Wednesday, January 14, 2015

Top 5: Crime/Noir Re-reads [1]

This series of blog posts is a top 5 topical 'best-of' list for all things bookish - be it true crime, fiction, novels to novella etc. - pretty much whatever topic I want to post about on a given day. The aim being to reintroduce myself with some old favorites (books/authors) and also take a look at some books/genres I'm yet to read much of. This is a more casual series of posts as there is no defined scheduled unlike my regular Friday Finds and Monday Reads, feel free to join in and post your top-5 all things bookish and provide a link in the comments. 

This entry features my top 5 re-reads. These are the books I keep going back to again and again. I should state that this list isn't necessarily reflective of my top 5 favorite books - however, these are close. 

Looking through my re-reads shelf on Goodreads I found so many quality re-reads so this top-5 will be part 1 with a part 2 post coming later as I simply can't limit my top re-reads to 5! 

First up it's a crime/noir themed list: 

The Guards (Jack Taylor, #1)THE GUARDS by Ken Bruen

read my review HERE. 

Still stinging from his unceremonious ouster from the Garda Síochána—the Guards, Ireland’s police force—and staring at the world through the smoky bottom of his beer mug, Jack Taylor is stuck in Galway with nothing to look forward to. In his sober moments Jack aspires to become Ireland’s best private investigator, not to mention its first—Irish history, full of betrayal and espionage, discourages any profession so closely related to informing. But in truth Jack is teetering on the brink of his life’s sharpest edges, his memories of the past cutting deep into his soul and his prospects for the future nonexistent.

Nonexistent, that is, until a dazzling woman walks into the bar with a strange request and a rumor about Jack’s talent for finding things. Odds are he won’t be able to climb off his barstool long enough to get involved with his radiant new client, but when he surprises himself by getting hired, Jack has little idea of what he’s getting into.

The Black DahliaTHE BLACK DAHLIA by James Ellroy

read my review HERE. 

Los Angeles, 1th January 1947: a beautiful young woman walked into the night and met her horrific destiny.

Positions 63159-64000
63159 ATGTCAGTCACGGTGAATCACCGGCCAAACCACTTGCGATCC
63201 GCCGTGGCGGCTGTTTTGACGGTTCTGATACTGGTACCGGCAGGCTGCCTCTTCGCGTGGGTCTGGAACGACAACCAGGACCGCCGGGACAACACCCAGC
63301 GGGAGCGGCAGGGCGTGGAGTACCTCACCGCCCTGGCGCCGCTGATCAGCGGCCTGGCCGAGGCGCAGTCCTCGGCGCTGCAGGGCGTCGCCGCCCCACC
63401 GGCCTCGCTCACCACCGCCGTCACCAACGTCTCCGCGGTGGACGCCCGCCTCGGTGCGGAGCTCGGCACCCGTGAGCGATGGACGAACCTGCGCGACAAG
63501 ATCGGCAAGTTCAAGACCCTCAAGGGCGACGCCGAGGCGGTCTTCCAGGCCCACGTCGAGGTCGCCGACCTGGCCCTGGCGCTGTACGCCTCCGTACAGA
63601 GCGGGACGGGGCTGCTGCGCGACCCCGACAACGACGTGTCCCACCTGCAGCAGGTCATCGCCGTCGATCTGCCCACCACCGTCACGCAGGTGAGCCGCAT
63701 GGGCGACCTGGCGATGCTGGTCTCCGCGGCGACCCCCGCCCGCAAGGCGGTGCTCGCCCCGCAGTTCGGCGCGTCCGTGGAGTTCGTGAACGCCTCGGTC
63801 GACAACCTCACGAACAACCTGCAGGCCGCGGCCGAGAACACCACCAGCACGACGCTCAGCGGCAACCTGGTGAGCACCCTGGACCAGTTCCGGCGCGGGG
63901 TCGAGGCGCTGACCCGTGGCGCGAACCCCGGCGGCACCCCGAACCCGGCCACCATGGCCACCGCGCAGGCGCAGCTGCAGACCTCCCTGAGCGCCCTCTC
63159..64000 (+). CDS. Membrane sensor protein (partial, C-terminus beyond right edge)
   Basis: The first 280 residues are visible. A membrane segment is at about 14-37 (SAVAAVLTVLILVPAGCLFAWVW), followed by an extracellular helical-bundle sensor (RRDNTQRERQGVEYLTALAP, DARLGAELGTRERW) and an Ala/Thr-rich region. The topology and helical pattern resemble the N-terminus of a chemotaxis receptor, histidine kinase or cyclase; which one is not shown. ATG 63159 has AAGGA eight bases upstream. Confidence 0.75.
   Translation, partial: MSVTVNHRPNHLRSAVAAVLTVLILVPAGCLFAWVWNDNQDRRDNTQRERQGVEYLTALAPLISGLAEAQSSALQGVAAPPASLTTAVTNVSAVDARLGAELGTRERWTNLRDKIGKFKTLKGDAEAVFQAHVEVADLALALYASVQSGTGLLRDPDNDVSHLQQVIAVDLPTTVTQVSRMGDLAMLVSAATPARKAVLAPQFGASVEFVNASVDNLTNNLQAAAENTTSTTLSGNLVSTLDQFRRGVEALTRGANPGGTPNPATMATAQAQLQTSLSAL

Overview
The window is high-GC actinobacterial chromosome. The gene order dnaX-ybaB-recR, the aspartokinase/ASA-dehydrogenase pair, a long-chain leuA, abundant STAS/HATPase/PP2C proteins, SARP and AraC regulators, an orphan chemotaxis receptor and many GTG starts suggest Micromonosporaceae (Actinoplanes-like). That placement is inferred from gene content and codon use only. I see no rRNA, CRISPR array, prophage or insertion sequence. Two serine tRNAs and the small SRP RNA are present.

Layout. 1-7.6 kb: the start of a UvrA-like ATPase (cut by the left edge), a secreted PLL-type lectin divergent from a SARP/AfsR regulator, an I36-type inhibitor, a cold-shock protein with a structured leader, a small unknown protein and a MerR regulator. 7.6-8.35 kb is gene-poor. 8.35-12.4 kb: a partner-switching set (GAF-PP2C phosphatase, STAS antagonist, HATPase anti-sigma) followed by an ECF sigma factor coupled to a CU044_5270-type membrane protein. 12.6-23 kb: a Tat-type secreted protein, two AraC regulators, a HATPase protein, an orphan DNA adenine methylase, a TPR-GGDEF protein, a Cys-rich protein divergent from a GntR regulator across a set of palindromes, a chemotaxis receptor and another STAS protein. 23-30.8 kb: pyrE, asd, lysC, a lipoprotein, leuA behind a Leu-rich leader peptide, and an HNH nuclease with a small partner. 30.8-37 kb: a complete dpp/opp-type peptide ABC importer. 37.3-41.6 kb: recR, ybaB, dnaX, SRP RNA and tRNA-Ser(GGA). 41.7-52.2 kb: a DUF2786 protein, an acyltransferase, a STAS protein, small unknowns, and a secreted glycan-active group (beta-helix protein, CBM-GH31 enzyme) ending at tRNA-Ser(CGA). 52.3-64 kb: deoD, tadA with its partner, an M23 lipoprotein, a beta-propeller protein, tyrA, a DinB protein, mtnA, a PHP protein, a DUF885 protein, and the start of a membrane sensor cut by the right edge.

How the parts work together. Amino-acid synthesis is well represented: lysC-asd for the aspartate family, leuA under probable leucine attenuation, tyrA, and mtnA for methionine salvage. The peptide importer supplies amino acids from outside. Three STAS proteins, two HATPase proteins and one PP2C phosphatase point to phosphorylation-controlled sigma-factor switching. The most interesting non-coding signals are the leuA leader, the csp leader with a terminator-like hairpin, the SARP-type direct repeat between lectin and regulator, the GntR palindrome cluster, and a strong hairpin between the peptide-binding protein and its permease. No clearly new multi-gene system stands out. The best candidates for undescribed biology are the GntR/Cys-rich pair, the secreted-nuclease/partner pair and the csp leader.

Five days later, her tortured body was found drained of blood and cut in helf. The newspapers called her 'The Black Dahlia'. Two cops are caught up in the investigation and embark on a hellish journey that takes them to the core of the dead girl's twisted life.

Johnny PornoJOHNNY PORNO by Charlie Stella

read my review HERE. 

It's the summer of 1973. Disco is King and the New York mob is at the peak of its power. John Albano, an out-of-work construction worker with child support and rent payments he can t keep up with, is driving for a local car service when his quick hands and honorable nature place him in the middle of a perfect storm of danger. He s just trying to make ends meet with a weekend stint counting heads and collecting the take at illegal screenings of the recently banned porno film, Deep Throat, for Mafioso Eddie Vento. But a devious ex-wife, her more devious ex-husband, the wiseguys behind the film (including one obnoxious wannabe with a frenzied beef for Albano), the Fleetwood Eldorado used in the opening scene of the porno film and a host of cops (both good and bad including the deranged one Albano punched out) snowball into an often humorous, sometimes violent, action-packed trip back to the year Willie Mays hit his last home run. This is the world of Johnny Porno.

The Wounded and the SlainTHE WOUNDED AND THE SLAIN by David Goodis 

read my review HERE. 


Their marriage on the rocks, James and Cora Bevan flew to Jamaica for a last chance at patching things up. But in the slums of Kingston James found himself fighting for his life – while Cora found her own path to destruction, in the arms of another man.

Available for the first time in more than 50 years, this lost novel by legendary pulp author David Goodis is a stunning, shocking tale of cruelty, danger, desperation…and the possibility of redemption.

The Power of the DogTHE POWER OF THE DOG by Don Winslow

read my review HERE. 

Drug lord Miguel Angel Barrera is head of the Mexican drug cartel, responsible for millions of dollars worth of cocaine traffic into the US and the torture of those who stand in its way. His nephew, Adan Barrera, is his worthy successor.

Art Keller is a US government operative, so determined to obtain revenge for a murdered colleague that his pursuit of the cartel veers dangerously towards an obsession outside the law. This is a world characterised by its brutality, yet all Winslow's incredibly varied cast - including a high class prostitute, an Irish hitman and a charismatic Catholic priest - are all in their own ways searching for salvation. 

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